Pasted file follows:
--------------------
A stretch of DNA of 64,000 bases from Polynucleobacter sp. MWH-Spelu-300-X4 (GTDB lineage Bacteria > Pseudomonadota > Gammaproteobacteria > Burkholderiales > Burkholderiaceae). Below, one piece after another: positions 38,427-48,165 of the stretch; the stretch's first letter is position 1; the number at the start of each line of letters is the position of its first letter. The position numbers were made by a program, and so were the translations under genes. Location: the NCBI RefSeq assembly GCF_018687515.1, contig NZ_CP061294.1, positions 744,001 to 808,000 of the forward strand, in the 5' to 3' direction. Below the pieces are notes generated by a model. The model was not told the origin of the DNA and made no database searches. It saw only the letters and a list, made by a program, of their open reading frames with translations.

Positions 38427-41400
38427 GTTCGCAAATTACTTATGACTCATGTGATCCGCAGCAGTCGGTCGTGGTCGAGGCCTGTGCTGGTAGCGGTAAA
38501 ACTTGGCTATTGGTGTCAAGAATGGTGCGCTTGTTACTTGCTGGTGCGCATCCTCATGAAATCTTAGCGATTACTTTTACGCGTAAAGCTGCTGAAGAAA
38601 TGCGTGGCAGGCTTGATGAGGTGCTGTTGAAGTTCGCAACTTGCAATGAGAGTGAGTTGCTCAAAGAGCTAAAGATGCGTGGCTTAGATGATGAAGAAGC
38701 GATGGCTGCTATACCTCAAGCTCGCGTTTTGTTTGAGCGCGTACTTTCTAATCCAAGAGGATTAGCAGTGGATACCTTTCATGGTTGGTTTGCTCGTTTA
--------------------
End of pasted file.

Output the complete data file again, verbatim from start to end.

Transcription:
A stretch of DNA of 64,000 bases from Polynucleobacter sp. MWH-Spelu-300-X4 (GTDB lineage Bacteria > Pseudomonadota > Gammaproteobacteria > Burkholderiales > Burkholderiaceae). Below, one piece after another: positions 38,427-48,165 of the stretch; the stretch's first letter is position 1; the number at the start of each line of letters is the position of its first letter. The position numbers were made by a program, and so were the translations under genes. Location: the NCBI RefSeq assembly GCF_018687515.1, contig NZ_CP061294.1, positions 744,001 to 808,000 of the forward strand, in the 5' to 3' direction. Below the pieces are notes generated by a model. The model was not told the origin of the DNA and made no database searches. It saw only the letters and a list, made by a program, of their open reading frames with translations.

Positions 38427-41400
38427 GTTCGCAAATTACTTATGACTCATGTGATCCGCAGCAGTCGGTCGTGGTCGAGGCCTGTGCTGGTAGCGGTAAA
38501 ACTTGGCTATTGGTGTCAAGAATGGTGCGCTTGTTACTTGCTGGTGCGCATCCTCATGAAATCTTAGCGATTACTTTTACGCGTAAAGCTGCTGAAGAAA
38601 TGCGTGGCAGGCTTGATGAGGTGCTGTTGAAGTTCGCAACTTGCAATGAGAGTGAGTTGCTCAAAGAGCTAAAGATGCGTGGCTTAGATGATGAAGAAGC
38701 GATGGCTGCTATACCTCAAGCTCGCGTTTTGTTTGAGCGCGTACTTTCTAATCCAAGAGGATTAGCAGTGGATACCTTTCATGGTTGGTTTGCTCGTTTA